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Indy Gaming: More states banning ‘prop bets,’ citing harassment of athletes

As blowback to sports betting grows in legislatures and Congress, the fast-growing industry pledges $20 million to responsible gaming efforts.
Howard Stutz
Howard Stutz

After nearly six years of unparalleled growth, the sportsbook industry is facing some headwinds.

Major sports betting companies formed a collective to research responsible gaming habits. The announcement comes as several states are banning certain wagers involving college athletes. 

Programming note: I’m taking a few weeks off starting Friday. Indy Gaming will return May 1. 

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In March, NCAA President Charlie Baker said the organization was asking state gaming regulators nationwide to ban proposition wagering, or prop bets, on college athletes because of evidence that gamblers are harassing collegiate players, both online and at games.

“Oh, yeah, it happens all the time,’’ Purdue center Zach Edey told The Athletic.

This month, Louisiana became the 12th state to enact the ban. It won’t be the last. Minnesota, one of five states where lawmakers are actively considering sports betting legalization, would ban the activity, which allows fans to wager through mobile accounts on aspects of a player’s performance during games — total rebounds or points scored for a basketball player; total touchdowns scored or total yards gained for a football player.

In Nevada, an effort to ban college player proposition bets hasn’t surfaced. Gaming Control Board Chairman Kirk Hendrick told The Nevada Independent an agency representative spoke with NCAA officials regarding concerns about harassment of college athletes and the integrity of collegiate sports.

“With the recent national proliferation of sports wagering, the [board] welcomes input from the NCAA, as well as Nevada’s licensed sports pool operators, and the public, to ensure Nevada continues protecting its citizens and the integrity of sports wagering,” Hendrick said in a text message.

Meanwhile, seven of the largest sports betting companies formed the Responsible Online Gaming Association (ROGA) at the end of March. The trade group plans to promote responsible wagering habits for its customers. 

Jennifer Shatley, who has spent almost 25 years in the gaming industry focusing on responsible gaming issues and programs, was installed as ROGA’s executive director. In an interview with  The Nevada Independent, she didn’t commit to the group specifically targeting certain types of wagers, such as proposition bets.

“The organization is focused on how to better promote responsible gaming, which will affect how people engage with the games and how they view it as entertainment,” Shatley said, adding that responsible gaming education would help bettors “understand that they're more likely to lose when they gamble [on] those types of concepts.”

Thirty-eight states and Washington, D.C., have legalized sports betting following a May 2018 Supreme Court ruling that ended a nationwide ban on the activity outside of Nevada, which took $248.8 million in sports betting revenue in 2017.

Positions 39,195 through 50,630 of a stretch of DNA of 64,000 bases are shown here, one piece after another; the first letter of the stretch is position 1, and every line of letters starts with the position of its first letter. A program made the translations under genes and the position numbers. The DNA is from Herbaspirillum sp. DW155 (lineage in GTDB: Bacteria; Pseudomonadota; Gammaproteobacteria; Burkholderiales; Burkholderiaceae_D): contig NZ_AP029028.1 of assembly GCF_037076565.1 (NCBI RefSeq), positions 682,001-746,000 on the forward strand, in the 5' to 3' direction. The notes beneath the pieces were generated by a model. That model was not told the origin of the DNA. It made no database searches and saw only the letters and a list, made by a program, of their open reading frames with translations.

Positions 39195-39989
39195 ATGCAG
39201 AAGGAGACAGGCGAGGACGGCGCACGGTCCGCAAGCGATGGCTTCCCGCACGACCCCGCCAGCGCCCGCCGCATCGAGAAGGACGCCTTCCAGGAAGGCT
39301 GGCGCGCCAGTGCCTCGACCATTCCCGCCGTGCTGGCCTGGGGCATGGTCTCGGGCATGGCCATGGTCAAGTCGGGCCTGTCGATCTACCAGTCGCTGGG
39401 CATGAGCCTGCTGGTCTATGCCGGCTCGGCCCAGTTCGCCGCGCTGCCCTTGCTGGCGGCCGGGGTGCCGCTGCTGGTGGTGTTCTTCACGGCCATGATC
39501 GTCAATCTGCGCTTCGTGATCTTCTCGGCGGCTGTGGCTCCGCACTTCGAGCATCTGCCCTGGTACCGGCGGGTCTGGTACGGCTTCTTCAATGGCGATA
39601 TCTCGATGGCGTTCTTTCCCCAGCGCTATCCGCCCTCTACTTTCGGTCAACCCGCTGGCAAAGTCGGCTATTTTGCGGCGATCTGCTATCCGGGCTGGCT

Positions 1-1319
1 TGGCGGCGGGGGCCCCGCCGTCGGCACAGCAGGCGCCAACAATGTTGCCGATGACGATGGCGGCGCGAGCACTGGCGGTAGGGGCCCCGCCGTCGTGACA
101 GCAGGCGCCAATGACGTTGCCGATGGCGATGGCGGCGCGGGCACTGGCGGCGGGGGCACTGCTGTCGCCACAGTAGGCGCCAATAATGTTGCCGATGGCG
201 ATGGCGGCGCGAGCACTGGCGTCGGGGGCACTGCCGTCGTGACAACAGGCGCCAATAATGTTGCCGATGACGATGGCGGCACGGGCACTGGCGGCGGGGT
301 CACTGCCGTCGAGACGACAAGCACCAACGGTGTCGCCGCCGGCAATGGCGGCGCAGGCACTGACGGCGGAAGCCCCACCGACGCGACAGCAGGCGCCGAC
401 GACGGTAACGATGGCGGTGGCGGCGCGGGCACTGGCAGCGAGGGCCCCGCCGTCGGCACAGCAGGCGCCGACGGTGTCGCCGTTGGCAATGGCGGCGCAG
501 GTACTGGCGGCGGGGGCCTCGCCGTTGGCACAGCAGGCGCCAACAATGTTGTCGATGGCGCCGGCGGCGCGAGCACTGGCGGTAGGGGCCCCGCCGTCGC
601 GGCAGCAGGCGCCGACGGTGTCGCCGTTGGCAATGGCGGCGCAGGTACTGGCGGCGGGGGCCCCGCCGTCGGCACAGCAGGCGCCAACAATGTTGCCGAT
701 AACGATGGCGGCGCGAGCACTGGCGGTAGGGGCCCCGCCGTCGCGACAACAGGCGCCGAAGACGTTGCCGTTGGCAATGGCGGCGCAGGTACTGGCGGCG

The expansion hit across the U.S. like a tsunami and was bound to lead to some hiccups, given that sports betting has now grown to almost $11 billion in gaming revenue nationally during 2023, with operators taking in nearly $120 billion in wagers, according to the American Gaming Association. It’s led to a multimillion-dollar onslaught of advertising on TV, online and in sports venues themselves. It’s all in the name of customer acquisition.

JMP Securities gaming analyst Jordan Bender told investors in a March 28 research note that banning proposition wagers could cost sportsbooks $200 million in annual revenue based on 2023 totals. He said proposition wagers “serve as a diversification away from traditional gaming results.” 

Simply put, it gives sportsbooks a way to increase revenue by offsetting losses from traditional game results, and creates more opportunities to place bets during a game.

In February, two Democratic congressional lawmakers introduced legislation that would use money raised by a small federal excise tax on sports wagers to fund problem gambling treatment and research, much to the dismay of Rep. Dina Titus (D-NV), who has been trying to repeal the tax for nearly a decade.

Last month, Titus weighed in on several national sports betting headlines, including reports of “unethical sports behavior in NCAA basketball.” She also expressed concern the issues could lead to federal oversight of sportsbook operators if the industry doesn’t take care of its matters.

“At this critical juncture, the regulated sports betting industry must adequately monitor integrity issues while providing protections for players,” Titus said in a statement.

Sports bettors stand in line to use the BetMGM sports betting kiosks at Mandalay Bay ahead of Super Bowl LVIII on Feb. 11, 2024. (Jeff Scheid/The Nevada Independent)

Sportsbook operators are aware of the unwanted attention.

The operators — DraftKings, FanDuel, BetMGM, ESPN Bet, Fanatics Sportsbook, Hard Rock Digital and bet365 — account for more than 85 percent of the revenue produced by legal online sports betting and online casinos in the U.S. The group has pledged to spend $20 million to fund ROGA efforts.